Fun Things To Do Around The House That Make Little Kids Feel Like Big Kids
Summary: Mundane adult chores are really exciting for young children because it makes them feel like bigshots.
These activities are really fun for children between the ages of 2 and 5, or even older. Plus they enhance their motor skills, cognitive skills, self esteem, and sense of personal responsibility.
1. Let Your Kid Cut Up Some Food
Young children want to do everything that adults do. Especially the things we tell them they’re not old enough for. So getting to cut up some food with a knife is a huge thrill. Pull a chair up to the counter where the cutting board is and fill it with big wedges of watermelon that are about half an inch thick. Put all the real knives away and give them a butter knife. To a young child it’s a real knife and it cuts through the watermelon easily. They’ll hack it pieces and stuff themselves silly eating the little chunks they gleefully cut off. If you don’t have watermelon, thinly sliced cheese, hotdogs and deli slices can also work.
2. Let Them Wash the Dishes
For adults this is a chore but for children washing the dishes is a special treat. Of course, you won’t be letting them wash the dishes for real. Clear the sink and the drying rack of all glass and knives. Pull up a chair to the edge of the sink for your kid to stand on and give them some soap, sponges and a few plastic cups. Even throw in a sippy cup or two. They’ll get a real kick out of washing their own cup.
Run the faucet lightly and make sure it’s not too hot. And throw a towel on the floor underneath the chair to catch all the extra water that will inevitably spill. Don’t be surprised if they’re still washing the dishes an hour later. My daughter would spend most of her time talking to herself, singing and methodically filling up a measuring cup and slowly pouring that into her old baby bottles over and over again. Good clean fun!
3. Let Them Clean the Shower
This is very similar to washing the dishes but they get to get their whole body wet. Take off their clothes; give them a bucket filled with soapy water and a couple of sponges. Make sure you have some kind of matt on the bottom of the bathtub so they don’t slip. Now grab a magazine and your favorite book, sit on the toilet and catch up on your reading why your kid goes to town soaping up the shower. Don’t wonder away unless you’re completely comfortable with the risk that your child may step out of the shower and decide to “clean” the whole bathroom.
4. Let Them Cook Some Food
By the time she was three my daughter could make some killer scrambled eggs. This wasn’t by accident as I’ve been letting her cook since she was very young. Scrambled eggs are a good starter food. They’re fun to crack and scramble, they’re inexpensive and they’re very forgiving so they’re almost impossible to completely screw up.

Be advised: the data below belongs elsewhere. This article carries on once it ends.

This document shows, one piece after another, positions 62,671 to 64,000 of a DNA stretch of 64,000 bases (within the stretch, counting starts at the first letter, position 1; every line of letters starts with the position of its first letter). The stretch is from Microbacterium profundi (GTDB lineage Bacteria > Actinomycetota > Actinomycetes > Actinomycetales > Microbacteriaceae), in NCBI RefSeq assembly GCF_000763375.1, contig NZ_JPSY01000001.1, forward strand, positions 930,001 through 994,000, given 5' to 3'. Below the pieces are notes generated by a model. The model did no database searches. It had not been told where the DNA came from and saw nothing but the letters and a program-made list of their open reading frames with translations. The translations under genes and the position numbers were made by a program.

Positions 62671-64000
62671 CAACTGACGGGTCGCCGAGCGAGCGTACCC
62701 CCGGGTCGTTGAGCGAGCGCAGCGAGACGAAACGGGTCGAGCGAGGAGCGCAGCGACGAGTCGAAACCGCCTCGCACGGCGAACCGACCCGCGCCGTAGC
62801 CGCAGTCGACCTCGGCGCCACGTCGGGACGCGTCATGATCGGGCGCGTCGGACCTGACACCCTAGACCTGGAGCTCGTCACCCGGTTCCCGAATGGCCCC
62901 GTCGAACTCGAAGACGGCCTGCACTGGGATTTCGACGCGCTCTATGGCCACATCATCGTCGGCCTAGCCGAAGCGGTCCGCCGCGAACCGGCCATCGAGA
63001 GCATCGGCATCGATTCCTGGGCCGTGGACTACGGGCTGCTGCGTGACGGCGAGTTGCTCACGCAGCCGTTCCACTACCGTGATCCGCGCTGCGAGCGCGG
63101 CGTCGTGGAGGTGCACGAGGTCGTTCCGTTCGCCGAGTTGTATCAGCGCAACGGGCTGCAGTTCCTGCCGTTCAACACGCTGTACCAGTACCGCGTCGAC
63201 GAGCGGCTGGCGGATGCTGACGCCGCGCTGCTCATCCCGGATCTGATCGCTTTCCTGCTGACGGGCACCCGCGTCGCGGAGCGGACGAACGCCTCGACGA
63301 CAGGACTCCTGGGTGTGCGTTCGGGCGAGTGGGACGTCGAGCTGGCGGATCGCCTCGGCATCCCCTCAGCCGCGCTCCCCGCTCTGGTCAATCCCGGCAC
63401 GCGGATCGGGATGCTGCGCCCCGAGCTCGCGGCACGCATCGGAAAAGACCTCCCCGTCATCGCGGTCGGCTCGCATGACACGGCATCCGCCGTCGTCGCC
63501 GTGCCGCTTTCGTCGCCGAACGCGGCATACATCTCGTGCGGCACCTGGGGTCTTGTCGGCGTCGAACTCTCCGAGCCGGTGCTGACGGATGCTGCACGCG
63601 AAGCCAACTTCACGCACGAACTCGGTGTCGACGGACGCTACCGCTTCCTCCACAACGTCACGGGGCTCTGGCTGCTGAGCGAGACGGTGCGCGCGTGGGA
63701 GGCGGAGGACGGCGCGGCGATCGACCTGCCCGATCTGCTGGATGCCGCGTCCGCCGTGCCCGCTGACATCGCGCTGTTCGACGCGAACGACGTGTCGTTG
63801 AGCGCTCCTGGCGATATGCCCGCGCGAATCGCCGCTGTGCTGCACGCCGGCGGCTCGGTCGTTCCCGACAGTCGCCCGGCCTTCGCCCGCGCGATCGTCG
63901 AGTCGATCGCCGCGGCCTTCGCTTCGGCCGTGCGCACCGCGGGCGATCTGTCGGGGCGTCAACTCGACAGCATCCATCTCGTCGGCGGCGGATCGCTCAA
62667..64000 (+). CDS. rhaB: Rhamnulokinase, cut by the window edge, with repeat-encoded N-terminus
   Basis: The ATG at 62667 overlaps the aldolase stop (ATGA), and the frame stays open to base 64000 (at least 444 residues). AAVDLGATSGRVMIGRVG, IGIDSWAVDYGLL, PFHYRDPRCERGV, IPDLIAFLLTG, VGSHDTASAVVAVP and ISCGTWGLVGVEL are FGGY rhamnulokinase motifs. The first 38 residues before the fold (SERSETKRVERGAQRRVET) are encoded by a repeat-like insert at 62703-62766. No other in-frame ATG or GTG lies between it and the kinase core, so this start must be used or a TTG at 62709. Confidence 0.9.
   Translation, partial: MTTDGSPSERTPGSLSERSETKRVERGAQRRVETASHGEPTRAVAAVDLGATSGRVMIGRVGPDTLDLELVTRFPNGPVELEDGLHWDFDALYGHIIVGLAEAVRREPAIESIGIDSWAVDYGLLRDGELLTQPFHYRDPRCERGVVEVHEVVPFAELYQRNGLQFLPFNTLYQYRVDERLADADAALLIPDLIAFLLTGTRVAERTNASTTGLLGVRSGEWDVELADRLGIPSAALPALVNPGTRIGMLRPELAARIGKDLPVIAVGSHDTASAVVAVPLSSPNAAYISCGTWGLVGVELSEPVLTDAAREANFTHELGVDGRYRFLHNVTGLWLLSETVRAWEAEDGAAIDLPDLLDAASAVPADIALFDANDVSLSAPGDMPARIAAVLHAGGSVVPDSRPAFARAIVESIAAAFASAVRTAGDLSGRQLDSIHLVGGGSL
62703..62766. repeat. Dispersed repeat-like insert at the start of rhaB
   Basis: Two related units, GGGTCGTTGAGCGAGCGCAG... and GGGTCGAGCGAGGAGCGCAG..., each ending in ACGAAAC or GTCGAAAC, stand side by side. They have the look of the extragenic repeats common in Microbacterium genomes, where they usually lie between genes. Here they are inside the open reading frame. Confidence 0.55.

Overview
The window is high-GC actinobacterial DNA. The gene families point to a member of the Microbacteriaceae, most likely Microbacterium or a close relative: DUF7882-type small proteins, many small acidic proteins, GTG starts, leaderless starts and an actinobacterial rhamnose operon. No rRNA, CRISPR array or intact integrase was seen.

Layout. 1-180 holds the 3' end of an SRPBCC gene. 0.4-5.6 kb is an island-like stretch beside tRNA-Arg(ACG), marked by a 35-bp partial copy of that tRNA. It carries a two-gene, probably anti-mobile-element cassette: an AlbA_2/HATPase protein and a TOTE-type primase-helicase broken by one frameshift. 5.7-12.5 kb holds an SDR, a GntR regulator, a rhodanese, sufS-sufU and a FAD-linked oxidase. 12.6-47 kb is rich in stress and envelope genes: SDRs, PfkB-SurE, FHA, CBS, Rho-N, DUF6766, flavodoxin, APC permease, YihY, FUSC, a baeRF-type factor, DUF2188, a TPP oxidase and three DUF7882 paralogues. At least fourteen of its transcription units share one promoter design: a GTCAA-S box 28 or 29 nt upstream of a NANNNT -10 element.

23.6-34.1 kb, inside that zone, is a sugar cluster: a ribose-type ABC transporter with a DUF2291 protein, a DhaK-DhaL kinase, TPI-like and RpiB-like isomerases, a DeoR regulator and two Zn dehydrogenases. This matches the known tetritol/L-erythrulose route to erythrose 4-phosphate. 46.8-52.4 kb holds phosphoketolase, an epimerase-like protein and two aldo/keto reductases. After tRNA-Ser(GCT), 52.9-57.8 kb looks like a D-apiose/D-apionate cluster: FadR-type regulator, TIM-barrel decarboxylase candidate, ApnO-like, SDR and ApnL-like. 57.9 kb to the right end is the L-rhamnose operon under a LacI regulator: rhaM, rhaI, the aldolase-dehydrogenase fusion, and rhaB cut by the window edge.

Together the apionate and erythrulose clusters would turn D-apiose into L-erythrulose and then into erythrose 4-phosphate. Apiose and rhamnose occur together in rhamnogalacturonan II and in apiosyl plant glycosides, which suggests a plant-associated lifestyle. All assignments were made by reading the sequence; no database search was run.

First clear the stove and counter area of all knives, glass and unnecessary pots and pans. Put the pan you’re going to use on the back burner and pull up a chair for your kid to stand on.
With a little bit of practice they can get pretty good at cracking eggs but you’ll still have to open them into the bowl for a while. They’ve probably watched you do this dozens of times so give them the bowl and the fork and show them how to break the yolks and then scramble it all together. They won’t have the dexterity to do the whisking motion so it will look more like they are just stirring the eggs. Be patient, after a few minutes the whites and the yolks will actually be blended together.
Show them how to test the pan by letting a little bit of egg drop off the fork or by holding their hand over the pan to feel the heat.
If it’s ready help your kid pour the eggs in. The bowl’s probably too heavy for them to do it on their own. Then give them a spatula and show them how to keep the eggs constantly moving.
Now you may be wondering “won’t my kid burn herself?” Well, probably. Not every time, but now and then they will burn themselves. But since the pan is on the back burner and you’re standing right there, any burns will be rather minor. Anyway, this is a good time for them to learn about heat and flame. It’s a safe controlled environment and you can talk about the consequences. Much better to learn now than when they sneak into the kitchen when you’re not looking and start playing with a stove they know nothing about.
My daughter knows firsthand the stove can be dangerous and we’ve never had a problem with her getting up and playing with it on her own.
Same with motorcycles and cars. When my daughter was about two and a half she saw a motorcycle pull up to the farmer’s market. Naturally she wanted to check it out. I expressly told there several times not touch the engine but she did it anyways. She got a little blister on her finger. But you know what? She’s never touched a motorcycle engine again or any other shiny engine like object. She now assumes they can all be hot. Now when she gets close to a motorcycle she holds her hand out to detect radiant heat and then asks me is it hot? Now that’s something you can’t learn from a book. That’s street smarts learned the old fashion way.
That’s it for now.
File Under: Kids Activities Around the House – Free Fun Stuff You Can Do With Your Children in the Home – Improve Your Child’s Motor Skills, Brain Development and Self Esteem by Letting Them Do Household Chores